We're a small community, so let's be efficient
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There has been much discussion and debate on the effectiveness of the Jewish Leadership Council. Yet, if they are able to complete their mapping exercise of community organisations, this could prove to be one of the most important pieces of work for Anglo-Jewry.
While the “Big Society” might have fallen off the national agenda, we continue to look for ways to strengthen our increasingly small community.
In our “little big society” we have successfully and traditionally financed our own education, welfare, health, defence, culture, arts. We are people who care passionately about the world in which we live, and who have always sought to change things for the better.
And, as funding becomes ever more challenging, we must be brave enough to embrace the changes that the future brings.
Although British Jewry has numerically shrunk, the number of Jewish charities — more than 2,300 according to the Charity Commission — keeps increasing. We have over 30 times the proportion of charities per head than in the general population and yet an ever-shrinking community to service them — and we have become over-reliant on too small a pool of donors.
A survey by the Institute for Jewish Policy Research (JPR) in the mid-’90s indicated that 80 per cent of Jewish donations came from just nine per cent of the population. While there is no such thing as an unworthy cause, perhaps there is such as thing as too much replication in certain areas.
The JLC should be looking to utilise the vast volume of work that the JPR has already undertaken in this field.
It is clear that many of our charities and community organisations could benefit by sharing their “back office” functions. Does each organisation need to finance its own purchasing departments? Would we not get better deals on procurements if the buying of core products — whether for welfare or education — were done en masse?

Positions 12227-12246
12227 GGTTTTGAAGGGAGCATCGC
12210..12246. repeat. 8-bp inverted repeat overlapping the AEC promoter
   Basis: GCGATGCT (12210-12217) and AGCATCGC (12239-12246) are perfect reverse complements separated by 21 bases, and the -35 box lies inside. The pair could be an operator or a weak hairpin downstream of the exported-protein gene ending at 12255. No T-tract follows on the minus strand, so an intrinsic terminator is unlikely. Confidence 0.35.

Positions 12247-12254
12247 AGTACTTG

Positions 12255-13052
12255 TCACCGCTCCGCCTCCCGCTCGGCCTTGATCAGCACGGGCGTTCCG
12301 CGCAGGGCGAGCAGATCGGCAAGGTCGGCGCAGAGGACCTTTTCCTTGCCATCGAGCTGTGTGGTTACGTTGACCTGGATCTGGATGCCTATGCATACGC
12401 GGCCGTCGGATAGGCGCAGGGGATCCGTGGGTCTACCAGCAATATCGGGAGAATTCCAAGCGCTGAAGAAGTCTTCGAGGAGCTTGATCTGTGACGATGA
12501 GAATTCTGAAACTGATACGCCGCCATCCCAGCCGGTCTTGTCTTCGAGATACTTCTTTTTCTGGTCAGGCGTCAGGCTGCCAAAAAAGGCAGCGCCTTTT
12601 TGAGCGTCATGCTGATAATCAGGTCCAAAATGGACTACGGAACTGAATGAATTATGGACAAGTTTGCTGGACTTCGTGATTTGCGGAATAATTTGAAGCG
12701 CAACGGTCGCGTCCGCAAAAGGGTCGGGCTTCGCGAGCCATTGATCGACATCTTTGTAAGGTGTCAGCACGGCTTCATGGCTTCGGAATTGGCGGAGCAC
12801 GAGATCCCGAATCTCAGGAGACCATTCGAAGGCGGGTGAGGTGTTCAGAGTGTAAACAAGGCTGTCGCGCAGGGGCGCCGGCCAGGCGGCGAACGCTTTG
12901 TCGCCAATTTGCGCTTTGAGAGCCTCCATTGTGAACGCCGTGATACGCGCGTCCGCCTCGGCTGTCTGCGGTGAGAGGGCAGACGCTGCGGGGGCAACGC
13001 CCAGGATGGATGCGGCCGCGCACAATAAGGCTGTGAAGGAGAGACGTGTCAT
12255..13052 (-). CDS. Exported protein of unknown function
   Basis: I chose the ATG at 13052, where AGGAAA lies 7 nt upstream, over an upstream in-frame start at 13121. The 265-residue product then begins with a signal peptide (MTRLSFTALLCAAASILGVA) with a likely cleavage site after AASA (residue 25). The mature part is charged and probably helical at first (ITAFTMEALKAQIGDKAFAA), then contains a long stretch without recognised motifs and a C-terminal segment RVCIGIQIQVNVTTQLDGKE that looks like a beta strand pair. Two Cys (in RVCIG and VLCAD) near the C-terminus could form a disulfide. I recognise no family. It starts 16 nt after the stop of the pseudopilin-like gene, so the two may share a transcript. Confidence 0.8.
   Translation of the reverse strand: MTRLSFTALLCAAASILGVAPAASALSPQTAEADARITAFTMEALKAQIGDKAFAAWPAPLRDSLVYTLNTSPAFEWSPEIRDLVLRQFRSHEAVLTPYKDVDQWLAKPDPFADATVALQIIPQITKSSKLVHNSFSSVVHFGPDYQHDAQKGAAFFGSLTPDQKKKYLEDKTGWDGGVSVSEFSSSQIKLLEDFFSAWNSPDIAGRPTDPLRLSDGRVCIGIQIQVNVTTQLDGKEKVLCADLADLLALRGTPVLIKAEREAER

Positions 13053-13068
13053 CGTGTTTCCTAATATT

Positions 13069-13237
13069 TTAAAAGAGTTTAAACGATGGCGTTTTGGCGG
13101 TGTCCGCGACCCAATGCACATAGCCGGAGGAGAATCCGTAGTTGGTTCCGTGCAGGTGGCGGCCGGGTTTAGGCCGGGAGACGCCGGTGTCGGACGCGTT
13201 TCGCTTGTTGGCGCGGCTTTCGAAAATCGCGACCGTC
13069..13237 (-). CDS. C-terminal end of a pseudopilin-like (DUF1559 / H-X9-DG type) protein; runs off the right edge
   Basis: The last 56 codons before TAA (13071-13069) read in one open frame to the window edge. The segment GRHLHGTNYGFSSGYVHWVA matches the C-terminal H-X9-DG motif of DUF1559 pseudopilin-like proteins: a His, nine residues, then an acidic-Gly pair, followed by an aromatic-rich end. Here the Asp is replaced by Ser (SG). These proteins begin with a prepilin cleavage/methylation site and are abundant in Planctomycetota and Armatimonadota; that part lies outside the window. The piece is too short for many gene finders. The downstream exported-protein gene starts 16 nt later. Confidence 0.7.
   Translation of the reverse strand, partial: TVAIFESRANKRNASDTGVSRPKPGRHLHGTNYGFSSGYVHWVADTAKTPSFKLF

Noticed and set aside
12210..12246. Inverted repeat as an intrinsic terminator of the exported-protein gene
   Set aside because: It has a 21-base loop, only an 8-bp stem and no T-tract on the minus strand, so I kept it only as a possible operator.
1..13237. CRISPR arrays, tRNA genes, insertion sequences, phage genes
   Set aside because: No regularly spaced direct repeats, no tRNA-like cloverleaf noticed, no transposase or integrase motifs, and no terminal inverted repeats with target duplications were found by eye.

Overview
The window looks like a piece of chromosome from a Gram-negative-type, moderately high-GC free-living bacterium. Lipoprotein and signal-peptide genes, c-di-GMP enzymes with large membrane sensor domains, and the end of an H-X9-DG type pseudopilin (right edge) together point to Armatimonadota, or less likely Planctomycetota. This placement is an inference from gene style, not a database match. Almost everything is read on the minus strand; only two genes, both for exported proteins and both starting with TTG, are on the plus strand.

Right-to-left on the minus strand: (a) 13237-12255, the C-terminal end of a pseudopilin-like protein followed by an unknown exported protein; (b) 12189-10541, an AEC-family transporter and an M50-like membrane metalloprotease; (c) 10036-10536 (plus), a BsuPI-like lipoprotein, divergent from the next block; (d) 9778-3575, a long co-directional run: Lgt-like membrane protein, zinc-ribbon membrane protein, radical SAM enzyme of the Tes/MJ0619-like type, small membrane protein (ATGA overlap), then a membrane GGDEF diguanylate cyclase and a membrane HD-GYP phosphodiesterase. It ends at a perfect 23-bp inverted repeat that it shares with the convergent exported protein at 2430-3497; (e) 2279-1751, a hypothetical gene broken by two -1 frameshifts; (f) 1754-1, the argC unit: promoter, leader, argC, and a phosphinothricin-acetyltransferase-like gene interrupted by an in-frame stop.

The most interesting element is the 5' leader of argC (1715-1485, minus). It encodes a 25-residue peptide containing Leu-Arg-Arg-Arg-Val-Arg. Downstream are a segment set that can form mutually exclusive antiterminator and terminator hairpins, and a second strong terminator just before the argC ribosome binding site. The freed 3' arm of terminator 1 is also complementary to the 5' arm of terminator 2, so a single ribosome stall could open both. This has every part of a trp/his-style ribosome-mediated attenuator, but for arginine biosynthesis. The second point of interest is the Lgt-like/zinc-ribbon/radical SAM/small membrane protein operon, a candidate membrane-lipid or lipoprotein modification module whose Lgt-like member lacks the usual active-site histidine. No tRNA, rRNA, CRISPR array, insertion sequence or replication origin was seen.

It is not difficult to see potential tie-ups and clear commonality. We have made some progress in this; JAMI has partnered with Jewish Care to create a single mental-health service for the Jewish community, building on the dozen or so welfare bodies that helped to create Jewish Care. Norwood and Ravenswood are another prime example.
The London Jewish Cultural Centre is listed as a “partner” of the new shiny JW3, but what does this actually mean financially? Are they working together to cut costs and to increase the reach of Jewish cultural events?
We need to recognise that our ageing society will put ever more pressures on the community. The retirement that people once spoke of consisting of cruises, golf and more time to relax, will only exist for a lucky few. Our time will become more pressured and many of us will be left supporting our children and our parents.
Charities and community organisations are already feeling the squeeze. Legacy-giving has taken an almighty hit across the circuit and it will continue to diminish. We are already operating in a society where there is increasing need but less funding to service that need.
This is why it is critical that we are brave enough to sync our resources where we can, to ensure that the end users are able to access the best services that we are able to provide.
We must not be too frightened to embrace change. Causes will not diminish but will be able to focus more directly, which will enable us to help those in need more effectively. Our community will have more power to effect change and our organisations will be more focused and able to concentrate on directly helping those in need.
We must cut down on some of the bureaucracy that becomes an unnecessary headache and bogs down our professional staff.
If the JLC is able to produce a body of work, which helps to encourage more co-operation and accountability, this can only be a good thing. Time will tell whether the JLC is also able to implement the changes – or will ego and emotion get in the way?